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PostThe Crucifixion; Thoughts for Good Friday (David Duggan, USA, 04/03/15 12:34 pm)
It is just past 1:30 PM Central Time, which, if Jesus had been crucified in this time zone would be the mid-point of His three hours on the cross. Likely He would have by now uttered four of the seven last words from the cross: "Father forgive them for they know not what they do," "Son, behold thy mother, mother behold thy son," "Today you will be with me in paradise," and "My God, my God, why hast Thou forsaken me?"
I have just returned from the Stations of the Cross service at the Episcopal parish church closest to my home in the Lakeview neighborhood of Chicago. I have partaken of the reserved sacrament, consecrated at last night's Maundy Thursday service: "This is my body, broken for thee." Earlier I had had a more private observance of this
most holy of days in the Christian calendar, watching Son of God, the 2014 movie produced by Roma Downey (of "Touched By an Angel" fame). It has been nearly two decades since I wept so uncontrollably. The depiction of Jesus's betrayal, trial, death and burial in Son of God far eclipsed that in Mel Gibson's "The Passion of the Christ," which I found almost cartoonish in its brutality. The roles of Pilate and Mary (played by Downey) were also closer to Scripture. If I could find any fault it was in its portrayal of the Resurrected Christ as some sort of back-lit ghost. As John Updike wrote: "Make no mistake: if He rose at all it was as His body. If the cells' dissolution did not reverse, the molecules reknit, the amino acids rekindle, the Church will fall."
Twenty-three years ago, I wrote the following, and in a sense having it published changed my life; it gave me a second (or third) career as a writer of devotional essays, some now re-published in Glimpses of Grace, Reflections of a Life in Christ. Perhaps WAISers, whatever their stripe, will find it meaningful:
The Meaning of Good Friday
By David G. Duggan ©
More than any other church holiday, Good Friday stirs up memories of its predecessors. Sure, I remember past Christmases and Easters (and maybe even a few Pentecosts), but for the most part, the secular co-option of those holidays has diminished their religious effect on me. Bunnies and Santa Clauses have supplanted the Infant Savior and the Risen Christ.
But thankfully, the popular culture can do little with Good Friday. There's something about an execution that sobers all of us, even if the networks want to broadcast them live from the gas chamber. Samuel Johnson wrote how the sight of the gallows focuses our attention completely, but even if the cross is not likely to be my ultimate fate, seeing its stark form reminds me how I have enjoyed another year in God's kingdom, still falling short of His expectations of me.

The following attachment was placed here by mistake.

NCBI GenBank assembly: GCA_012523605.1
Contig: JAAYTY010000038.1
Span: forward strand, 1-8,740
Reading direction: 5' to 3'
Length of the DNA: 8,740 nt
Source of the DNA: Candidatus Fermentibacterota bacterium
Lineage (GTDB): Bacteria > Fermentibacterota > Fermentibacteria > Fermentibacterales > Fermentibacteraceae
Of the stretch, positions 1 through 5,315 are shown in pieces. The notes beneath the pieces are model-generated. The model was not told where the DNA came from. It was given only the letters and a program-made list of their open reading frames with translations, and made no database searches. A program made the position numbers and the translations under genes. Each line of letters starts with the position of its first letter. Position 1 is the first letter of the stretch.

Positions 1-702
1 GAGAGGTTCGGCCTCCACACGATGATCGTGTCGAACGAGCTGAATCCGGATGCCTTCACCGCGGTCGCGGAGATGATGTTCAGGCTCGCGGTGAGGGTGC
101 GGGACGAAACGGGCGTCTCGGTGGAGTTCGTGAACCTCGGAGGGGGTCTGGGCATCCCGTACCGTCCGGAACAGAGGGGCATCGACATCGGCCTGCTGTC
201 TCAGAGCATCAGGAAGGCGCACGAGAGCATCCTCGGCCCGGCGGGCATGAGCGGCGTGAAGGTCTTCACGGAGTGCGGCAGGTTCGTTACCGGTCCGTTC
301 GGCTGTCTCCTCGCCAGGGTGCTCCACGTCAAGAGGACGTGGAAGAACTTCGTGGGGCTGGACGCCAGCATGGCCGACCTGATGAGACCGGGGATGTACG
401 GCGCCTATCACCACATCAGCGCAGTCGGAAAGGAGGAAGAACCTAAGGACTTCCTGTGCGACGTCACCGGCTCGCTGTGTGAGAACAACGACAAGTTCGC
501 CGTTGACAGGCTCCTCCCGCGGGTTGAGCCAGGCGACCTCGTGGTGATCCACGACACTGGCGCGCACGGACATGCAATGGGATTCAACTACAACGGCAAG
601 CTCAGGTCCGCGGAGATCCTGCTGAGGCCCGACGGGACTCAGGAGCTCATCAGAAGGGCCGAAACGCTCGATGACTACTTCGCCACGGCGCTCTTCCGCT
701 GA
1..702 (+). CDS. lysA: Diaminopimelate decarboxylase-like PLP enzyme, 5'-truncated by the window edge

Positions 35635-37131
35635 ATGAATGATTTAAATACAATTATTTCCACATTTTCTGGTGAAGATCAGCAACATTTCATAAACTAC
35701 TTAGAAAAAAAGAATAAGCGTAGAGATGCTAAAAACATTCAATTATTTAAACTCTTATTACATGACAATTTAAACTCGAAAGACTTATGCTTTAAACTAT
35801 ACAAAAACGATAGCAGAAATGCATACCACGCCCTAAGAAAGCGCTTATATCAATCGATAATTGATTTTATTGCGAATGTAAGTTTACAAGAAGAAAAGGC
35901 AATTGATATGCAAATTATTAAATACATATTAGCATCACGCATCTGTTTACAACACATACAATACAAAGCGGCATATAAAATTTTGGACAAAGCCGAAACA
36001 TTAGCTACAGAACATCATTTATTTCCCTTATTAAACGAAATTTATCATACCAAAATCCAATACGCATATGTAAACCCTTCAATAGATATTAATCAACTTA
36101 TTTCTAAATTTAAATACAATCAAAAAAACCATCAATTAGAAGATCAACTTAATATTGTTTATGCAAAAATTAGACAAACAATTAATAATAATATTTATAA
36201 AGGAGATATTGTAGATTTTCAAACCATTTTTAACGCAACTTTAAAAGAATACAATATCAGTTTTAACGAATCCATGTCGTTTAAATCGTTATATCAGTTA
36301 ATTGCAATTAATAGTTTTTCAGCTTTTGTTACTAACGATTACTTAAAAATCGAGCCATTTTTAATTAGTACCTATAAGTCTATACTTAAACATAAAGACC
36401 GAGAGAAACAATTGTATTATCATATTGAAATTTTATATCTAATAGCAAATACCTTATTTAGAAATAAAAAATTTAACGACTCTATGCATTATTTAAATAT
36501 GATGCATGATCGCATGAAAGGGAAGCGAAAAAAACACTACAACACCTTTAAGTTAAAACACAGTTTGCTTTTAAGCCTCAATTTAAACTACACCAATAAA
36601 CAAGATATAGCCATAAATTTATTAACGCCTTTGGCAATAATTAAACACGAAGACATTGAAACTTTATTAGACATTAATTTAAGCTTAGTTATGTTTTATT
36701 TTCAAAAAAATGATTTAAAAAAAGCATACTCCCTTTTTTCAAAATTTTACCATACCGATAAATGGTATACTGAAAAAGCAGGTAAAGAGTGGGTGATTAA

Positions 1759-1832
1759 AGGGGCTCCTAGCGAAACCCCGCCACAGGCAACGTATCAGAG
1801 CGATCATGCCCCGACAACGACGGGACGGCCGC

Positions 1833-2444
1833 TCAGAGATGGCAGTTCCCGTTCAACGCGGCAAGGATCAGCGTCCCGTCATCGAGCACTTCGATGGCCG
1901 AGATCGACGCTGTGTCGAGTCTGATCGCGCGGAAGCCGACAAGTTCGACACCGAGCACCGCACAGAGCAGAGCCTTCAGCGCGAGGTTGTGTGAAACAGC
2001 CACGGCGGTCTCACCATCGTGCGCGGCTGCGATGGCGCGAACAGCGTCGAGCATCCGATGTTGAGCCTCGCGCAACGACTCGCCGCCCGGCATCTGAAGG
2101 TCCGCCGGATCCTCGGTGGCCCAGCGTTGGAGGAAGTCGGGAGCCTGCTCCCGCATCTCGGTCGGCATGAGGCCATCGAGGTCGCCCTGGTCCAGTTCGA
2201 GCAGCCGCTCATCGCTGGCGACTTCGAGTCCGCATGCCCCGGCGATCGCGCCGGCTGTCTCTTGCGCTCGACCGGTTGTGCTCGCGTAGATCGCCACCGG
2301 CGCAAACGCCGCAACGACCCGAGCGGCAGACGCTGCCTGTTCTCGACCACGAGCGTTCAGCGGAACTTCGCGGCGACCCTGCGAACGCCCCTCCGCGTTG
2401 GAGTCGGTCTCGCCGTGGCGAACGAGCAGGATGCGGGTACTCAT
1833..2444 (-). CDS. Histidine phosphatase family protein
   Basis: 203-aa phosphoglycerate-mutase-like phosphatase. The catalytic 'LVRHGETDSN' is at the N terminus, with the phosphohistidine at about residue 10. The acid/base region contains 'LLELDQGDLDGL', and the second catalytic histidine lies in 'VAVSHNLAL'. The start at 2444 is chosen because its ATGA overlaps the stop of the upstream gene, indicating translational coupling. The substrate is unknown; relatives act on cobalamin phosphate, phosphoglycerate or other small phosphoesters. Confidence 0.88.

Perhaps that is why I remember Good Fridays so vividly: the elderly priest in the near-deserted church, who coughed through two-and-one-half hours of the three hours on the cross and finally said he couldn't go any further; hearing the Bishop of Atlanta beg our prayers for the latest serial murders; hearing the 33 bells toll at Trinity Church, Wall Street, in my 33rd year and wondering what I had done with my life; donating blood in a symbolic gesture; awakening from a Good Friday fast to be offered a job; sneaking worship between billable hours in New York; crying my eyes out while singing "Were You There When They Crucified My Lord," and "Sing, My Tongue, the Glorious Battle."
I don't know yet how these tiles fit into the mosaic of my life, or why I am moved more by the suffering of the victim than the innocence of an infant or the splendor of the One who rose from the dead. While I can certainly understand that without His Birth, the Crucifixion would not have happened, and without His Resurrection, the Crucifixion would be meaningless, that understanding alone does not affect me emotionally.
I know only that I have survived 40 years of near reckless disregard of the Way, the Truth and the Life, somehow embraced by the loving arms of the Son of Man who stretched them out for me on a cross. And I look forward to that Good Day when His embrace shall be eternal.
May the despair of the day be overshadowed three days from now by the joy of His Resurrection.